Season Two. Episode Nineteen: Human Needs. Part Two.

Leonardo didn’t know what to think anymore. It was…unnerving.

This evening’s revelations had left everyone subdued. Richard had left for the chapel, where he spent most of his time and Napoleon left for Harmony’s office, muttering something about world war.

Leonardo was left alone in his room, his hands and mind restless. He considered seeking out Jerome but discarded it the idea immediately. Jerome hadn’t even looked at him as he left the grand hall this evening, distracted by his sister in trouble.

So Leonardo paced the floor and thought.

Robespierre was imprisoned and apparently injured. The Bastille, the moon prison that Napoleon had been so certain was destroyed, was impregnatable. That sounded like a likely place to start. He took up the small electric tablet and laboriously typed in Bastille.

The moon prison was the most prominent result. Examining it, Leonardo did have to reluctantly admit that it seemed to be impossible to either escape or board. It reminded him of a large, segmented tube. There were few windows to the darkness outside of the Bastille and no doors. Leonardo gathered that to gain access you would need to dock on some unseen portal. He begrudgingly admitted this seemed reasonable. If you were a suspicious prince you would want to disguise the entrance, just to make it less appetizing to attack.

Read More »

Season Two. Episode Fourteen: Crime. Part Three.

Episode Fourteen: Crime. Part Three.

Maximillien didn’t know how long he’d been alone when suddenly there was a small sound like displaced air and the unmistakable smell of bread hit him. He looked up from where he’d pressed his face into his knees, mumbling Rousseau’s Emille.

There was a brown lump sitting in the middle of the floor and next to it, a glass of some sort. Max scrambled to it as fast as his prone form would allow. His stomach been long empty and he’d been feeling lightheaded. Next to it was water, and he licked his dry lips.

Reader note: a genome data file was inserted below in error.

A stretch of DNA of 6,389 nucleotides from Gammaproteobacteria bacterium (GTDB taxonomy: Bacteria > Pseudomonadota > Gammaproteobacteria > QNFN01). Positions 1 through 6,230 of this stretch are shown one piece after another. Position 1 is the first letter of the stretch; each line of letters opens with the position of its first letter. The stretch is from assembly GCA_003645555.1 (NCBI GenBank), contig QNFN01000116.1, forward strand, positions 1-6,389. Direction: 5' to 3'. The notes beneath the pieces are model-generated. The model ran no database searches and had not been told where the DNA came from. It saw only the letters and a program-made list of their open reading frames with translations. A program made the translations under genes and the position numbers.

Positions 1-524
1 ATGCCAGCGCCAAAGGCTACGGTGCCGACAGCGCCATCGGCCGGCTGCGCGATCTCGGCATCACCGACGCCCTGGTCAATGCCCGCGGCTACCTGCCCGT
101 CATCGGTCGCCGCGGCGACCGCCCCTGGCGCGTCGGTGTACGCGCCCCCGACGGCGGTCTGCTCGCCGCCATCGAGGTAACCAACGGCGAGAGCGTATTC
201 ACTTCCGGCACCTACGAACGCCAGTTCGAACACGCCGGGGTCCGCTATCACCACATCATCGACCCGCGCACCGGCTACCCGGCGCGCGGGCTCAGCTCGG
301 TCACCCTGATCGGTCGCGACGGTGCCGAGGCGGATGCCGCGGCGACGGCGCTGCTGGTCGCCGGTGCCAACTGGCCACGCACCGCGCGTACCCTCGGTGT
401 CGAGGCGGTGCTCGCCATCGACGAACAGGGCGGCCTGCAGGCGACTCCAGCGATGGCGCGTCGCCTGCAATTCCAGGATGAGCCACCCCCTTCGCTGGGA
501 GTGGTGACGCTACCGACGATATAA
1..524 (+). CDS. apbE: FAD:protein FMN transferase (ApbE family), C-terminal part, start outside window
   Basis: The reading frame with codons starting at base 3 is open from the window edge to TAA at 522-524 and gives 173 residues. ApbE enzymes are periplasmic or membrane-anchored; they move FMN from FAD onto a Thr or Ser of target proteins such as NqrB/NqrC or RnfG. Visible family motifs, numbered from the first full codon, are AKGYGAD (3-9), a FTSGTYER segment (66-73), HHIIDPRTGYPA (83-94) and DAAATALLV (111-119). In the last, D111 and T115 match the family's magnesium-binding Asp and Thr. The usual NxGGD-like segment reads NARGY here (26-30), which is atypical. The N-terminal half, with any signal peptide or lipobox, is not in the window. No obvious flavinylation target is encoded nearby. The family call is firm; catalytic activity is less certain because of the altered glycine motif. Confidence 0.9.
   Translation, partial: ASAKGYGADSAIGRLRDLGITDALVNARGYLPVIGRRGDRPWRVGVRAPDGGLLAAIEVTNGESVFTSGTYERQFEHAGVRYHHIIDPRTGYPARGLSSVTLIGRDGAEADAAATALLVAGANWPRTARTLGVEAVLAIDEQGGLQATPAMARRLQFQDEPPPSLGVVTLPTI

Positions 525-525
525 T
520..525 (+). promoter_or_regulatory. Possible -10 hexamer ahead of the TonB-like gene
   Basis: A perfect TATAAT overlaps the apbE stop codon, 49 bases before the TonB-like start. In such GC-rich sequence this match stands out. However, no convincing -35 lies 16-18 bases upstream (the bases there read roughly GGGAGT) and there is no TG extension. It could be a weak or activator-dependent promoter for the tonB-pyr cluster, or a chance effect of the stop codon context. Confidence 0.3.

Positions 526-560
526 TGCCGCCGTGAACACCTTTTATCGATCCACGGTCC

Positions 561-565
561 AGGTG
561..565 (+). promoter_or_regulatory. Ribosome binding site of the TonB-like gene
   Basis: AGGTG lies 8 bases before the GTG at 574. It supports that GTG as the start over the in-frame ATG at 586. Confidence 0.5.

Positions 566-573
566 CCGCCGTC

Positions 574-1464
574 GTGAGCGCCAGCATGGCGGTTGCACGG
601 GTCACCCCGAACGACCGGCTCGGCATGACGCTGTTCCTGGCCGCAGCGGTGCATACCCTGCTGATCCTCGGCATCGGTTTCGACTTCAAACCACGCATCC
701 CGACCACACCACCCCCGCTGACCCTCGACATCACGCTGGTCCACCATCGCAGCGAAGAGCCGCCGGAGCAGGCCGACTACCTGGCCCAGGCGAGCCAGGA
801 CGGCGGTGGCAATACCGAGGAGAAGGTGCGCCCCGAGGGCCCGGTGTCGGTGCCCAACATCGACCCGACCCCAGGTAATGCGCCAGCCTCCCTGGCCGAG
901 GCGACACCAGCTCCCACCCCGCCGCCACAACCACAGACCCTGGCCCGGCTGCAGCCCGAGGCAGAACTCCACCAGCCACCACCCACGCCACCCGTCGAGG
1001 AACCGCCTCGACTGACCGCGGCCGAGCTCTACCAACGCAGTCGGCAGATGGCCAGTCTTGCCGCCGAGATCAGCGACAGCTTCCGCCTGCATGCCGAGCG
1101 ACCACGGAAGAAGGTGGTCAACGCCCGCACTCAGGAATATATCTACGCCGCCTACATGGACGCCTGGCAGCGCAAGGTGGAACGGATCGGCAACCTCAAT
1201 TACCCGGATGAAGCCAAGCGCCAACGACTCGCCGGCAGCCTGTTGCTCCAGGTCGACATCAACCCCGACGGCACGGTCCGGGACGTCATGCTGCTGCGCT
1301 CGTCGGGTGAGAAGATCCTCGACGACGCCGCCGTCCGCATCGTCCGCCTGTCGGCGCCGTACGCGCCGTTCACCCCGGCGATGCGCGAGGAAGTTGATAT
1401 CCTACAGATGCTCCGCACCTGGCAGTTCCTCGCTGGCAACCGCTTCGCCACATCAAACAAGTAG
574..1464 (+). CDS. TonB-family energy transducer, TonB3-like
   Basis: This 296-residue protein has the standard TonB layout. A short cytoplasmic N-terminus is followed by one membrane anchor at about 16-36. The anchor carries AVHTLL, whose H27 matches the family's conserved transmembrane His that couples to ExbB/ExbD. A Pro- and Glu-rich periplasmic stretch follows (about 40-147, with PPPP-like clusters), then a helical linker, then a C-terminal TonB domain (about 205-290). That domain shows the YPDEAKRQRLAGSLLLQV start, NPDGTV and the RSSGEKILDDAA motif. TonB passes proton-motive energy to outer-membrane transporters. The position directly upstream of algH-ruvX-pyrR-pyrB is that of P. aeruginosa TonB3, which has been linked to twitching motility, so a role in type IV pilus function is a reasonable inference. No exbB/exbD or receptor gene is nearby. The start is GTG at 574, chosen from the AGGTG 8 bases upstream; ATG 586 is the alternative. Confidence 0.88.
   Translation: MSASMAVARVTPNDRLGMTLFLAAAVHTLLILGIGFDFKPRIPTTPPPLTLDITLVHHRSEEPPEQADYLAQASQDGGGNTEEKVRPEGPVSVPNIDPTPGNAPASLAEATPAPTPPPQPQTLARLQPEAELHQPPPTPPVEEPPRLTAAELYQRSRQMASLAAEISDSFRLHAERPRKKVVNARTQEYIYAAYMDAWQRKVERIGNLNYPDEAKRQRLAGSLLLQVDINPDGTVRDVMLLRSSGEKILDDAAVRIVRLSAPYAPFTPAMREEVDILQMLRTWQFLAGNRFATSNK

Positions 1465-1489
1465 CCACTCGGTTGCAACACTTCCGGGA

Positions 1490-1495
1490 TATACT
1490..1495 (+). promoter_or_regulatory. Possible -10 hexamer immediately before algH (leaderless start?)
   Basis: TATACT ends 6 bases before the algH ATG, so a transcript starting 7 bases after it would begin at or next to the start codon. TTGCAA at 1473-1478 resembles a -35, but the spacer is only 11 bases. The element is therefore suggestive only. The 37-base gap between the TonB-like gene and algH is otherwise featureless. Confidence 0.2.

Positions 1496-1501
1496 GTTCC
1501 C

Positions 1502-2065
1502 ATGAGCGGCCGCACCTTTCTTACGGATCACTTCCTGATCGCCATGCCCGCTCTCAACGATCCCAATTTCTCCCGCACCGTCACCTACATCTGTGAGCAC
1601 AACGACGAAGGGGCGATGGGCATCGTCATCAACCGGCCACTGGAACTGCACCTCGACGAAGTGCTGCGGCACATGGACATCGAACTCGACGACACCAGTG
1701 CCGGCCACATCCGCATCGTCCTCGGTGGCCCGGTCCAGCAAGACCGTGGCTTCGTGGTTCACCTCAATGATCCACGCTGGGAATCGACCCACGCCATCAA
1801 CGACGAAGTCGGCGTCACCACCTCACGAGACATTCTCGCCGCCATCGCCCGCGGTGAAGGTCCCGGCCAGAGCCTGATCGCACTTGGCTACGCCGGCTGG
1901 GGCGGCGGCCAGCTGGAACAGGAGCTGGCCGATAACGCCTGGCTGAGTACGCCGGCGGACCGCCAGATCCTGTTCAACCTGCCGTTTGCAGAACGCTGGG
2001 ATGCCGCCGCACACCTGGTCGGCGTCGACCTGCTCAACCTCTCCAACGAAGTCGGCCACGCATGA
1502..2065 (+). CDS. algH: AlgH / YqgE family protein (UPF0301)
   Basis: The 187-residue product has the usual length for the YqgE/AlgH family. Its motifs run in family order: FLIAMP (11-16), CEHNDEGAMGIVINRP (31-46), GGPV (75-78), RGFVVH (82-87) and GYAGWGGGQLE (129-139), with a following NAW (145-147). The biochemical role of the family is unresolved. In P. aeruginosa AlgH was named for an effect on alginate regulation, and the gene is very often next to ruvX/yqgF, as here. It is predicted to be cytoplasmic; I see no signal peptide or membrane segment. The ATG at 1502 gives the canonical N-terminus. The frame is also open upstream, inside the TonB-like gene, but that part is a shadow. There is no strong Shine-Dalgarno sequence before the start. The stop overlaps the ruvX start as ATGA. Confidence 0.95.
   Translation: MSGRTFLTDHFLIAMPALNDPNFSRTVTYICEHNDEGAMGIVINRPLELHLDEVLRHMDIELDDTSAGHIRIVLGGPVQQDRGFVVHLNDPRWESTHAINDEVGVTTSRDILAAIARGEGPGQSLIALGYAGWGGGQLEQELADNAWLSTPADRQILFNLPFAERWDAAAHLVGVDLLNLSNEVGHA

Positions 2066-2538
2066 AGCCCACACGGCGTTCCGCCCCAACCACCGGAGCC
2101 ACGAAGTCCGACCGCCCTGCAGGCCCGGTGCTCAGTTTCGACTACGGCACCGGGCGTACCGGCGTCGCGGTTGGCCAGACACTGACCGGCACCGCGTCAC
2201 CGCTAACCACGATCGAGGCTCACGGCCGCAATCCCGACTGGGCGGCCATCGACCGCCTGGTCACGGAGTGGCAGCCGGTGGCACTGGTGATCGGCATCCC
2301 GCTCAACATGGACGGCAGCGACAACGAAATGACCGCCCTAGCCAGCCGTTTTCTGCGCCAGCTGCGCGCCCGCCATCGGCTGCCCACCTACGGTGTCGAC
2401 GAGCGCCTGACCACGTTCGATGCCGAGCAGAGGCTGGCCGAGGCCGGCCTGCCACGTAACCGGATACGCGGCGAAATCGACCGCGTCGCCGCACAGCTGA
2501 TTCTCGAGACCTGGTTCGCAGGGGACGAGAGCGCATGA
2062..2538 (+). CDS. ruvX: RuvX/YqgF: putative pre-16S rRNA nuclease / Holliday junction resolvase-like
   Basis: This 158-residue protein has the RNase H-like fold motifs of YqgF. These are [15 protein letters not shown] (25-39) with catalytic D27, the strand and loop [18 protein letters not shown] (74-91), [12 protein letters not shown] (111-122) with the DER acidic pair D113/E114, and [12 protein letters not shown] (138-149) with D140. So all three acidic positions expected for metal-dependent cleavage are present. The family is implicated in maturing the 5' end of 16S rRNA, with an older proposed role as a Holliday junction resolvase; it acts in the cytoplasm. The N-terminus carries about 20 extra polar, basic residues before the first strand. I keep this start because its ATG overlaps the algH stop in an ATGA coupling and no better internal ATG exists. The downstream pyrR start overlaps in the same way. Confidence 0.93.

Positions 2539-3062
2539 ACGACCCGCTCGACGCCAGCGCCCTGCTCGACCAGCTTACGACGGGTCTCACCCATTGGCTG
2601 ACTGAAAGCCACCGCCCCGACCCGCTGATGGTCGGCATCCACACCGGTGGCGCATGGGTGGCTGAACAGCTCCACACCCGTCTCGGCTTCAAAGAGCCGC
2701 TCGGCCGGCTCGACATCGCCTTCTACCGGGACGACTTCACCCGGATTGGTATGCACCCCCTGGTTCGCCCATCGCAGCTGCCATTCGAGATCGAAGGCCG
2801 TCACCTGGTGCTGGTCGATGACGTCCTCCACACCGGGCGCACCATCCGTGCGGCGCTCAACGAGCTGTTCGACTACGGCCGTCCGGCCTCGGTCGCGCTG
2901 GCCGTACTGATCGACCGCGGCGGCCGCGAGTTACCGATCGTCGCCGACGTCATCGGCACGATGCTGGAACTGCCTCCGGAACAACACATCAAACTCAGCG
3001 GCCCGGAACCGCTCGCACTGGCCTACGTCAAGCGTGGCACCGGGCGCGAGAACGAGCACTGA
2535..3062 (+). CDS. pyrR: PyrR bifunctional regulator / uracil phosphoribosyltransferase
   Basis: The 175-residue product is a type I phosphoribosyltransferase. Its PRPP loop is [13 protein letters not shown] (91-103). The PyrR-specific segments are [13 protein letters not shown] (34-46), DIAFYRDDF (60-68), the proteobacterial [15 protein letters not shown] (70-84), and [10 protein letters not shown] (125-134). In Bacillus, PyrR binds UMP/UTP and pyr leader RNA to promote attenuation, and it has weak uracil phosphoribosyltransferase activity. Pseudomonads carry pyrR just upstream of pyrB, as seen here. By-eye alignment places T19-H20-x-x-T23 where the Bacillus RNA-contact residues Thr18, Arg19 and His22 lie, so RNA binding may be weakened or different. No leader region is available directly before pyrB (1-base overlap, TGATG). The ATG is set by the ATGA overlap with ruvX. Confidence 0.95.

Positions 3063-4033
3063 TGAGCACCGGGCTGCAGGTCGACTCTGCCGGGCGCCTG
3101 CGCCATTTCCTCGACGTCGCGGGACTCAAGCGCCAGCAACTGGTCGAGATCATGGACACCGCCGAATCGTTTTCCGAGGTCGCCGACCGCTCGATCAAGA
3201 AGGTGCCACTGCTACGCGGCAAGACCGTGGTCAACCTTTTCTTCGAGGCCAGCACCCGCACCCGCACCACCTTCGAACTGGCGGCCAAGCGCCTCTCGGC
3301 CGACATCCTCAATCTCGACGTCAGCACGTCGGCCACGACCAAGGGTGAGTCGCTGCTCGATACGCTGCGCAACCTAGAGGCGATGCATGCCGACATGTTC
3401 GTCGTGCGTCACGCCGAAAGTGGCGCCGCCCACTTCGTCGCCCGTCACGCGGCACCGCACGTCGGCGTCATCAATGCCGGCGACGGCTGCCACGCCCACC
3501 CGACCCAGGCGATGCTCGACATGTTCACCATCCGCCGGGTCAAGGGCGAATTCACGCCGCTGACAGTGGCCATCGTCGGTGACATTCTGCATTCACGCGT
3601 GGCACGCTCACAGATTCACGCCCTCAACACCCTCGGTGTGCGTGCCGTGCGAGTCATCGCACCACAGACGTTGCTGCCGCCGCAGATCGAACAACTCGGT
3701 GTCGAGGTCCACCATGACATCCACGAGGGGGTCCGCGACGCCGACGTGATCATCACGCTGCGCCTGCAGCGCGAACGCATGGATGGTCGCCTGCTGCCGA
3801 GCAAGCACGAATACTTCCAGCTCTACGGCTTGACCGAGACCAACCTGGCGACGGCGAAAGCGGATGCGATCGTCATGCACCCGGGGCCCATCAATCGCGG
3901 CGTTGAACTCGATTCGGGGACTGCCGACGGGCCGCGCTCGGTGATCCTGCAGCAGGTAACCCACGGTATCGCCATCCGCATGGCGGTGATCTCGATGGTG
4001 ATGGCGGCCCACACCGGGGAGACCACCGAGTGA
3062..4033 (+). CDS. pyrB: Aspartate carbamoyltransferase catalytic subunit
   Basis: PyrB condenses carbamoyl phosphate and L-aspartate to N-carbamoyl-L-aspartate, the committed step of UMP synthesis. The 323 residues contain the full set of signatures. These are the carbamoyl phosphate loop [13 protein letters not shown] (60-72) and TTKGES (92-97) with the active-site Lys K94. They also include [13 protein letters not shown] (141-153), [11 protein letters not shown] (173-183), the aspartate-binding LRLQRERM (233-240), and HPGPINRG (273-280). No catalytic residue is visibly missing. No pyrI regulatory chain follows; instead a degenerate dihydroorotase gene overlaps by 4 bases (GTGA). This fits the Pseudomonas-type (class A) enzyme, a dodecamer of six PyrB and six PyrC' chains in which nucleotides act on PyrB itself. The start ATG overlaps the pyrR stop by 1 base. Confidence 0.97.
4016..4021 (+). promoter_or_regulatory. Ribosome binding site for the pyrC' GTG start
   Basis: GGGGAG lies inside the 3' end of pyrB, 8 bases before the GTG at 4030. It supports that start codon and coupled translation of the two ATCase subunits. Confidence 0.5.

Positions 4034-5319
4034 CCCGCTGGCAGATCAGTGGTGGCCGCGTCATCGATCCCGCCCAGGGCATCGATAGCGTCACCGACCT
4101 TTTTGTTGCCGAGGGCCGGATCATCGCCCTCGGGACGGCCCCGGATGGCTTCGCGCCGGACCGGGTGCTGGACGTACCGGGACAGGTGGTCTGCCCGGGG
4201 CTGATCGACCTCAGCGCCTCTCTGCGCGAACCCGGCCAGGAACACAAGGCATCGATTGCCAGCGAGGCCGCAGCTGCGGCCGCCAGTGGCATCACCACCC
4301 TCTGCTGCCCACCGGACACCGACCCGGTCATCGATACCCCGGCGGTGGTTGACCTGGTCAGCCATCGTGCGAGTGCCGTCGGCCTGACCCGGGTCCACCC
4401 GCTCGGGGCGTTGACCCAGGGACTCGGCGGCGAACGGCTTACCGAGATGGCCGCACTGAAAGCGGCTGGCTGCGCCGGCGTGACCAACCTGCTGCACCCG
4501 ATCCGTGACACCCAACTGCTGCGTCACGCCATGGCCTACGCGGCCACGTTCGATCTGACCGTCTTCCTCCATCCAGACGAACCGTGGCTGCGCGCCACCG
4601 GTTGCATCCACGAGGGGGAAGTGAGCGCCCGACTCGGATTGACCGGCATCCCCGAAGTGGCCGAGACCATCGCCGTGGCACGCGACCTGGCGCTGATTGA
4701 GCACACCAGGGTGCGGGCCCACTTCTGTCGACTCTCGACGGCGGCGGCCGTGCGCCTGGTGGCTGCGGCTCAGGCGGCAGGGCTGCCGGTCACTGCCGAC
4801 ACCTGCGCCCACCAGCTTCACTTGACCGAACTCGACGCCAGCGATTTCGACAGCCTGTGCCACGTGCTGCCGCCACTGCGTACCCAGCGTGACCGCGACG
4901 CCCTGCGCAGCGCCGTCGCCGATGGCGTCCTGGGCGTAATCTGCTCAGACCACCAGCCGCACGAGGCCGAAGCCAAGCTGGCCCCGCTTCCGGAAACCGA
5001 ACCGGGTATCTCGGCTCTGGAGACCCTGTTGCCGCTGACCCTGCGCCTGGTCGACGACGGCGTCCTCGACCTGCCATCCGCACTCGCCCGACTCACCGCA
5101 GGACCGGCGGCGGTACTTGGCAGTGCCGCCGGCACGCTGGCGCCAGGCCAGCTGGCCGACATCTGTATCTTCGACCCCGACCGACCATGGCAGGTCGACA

He stared down at the bread and wondered if he was intended to eat it with his hands still bound when a voice spoke from on high.

“If you promise to comply, we will release your restraints.”

Two passions warred passionately in his mind for a moment. The base, animal desire for food, nutrition, a full stomach against his righteous indignation against his unjust imprisonment and not wanting anything to be easy for his captors.

Eventually, as if just to spite him, his stomach growled loud enough to echo in the plain white room and Max sneered.

“I will comply. Please, unbind your wretch.”

There was the sound of displaced air again and suddenly his hands were free.

Max had never tasted anything better than that bread. Nothing had been sweeter than the pure water than ran over his lips and tongue. He tried to pace himself, knowing that he could easily make himself sick if he went too fast but every bite seemed to simply make him hungrier.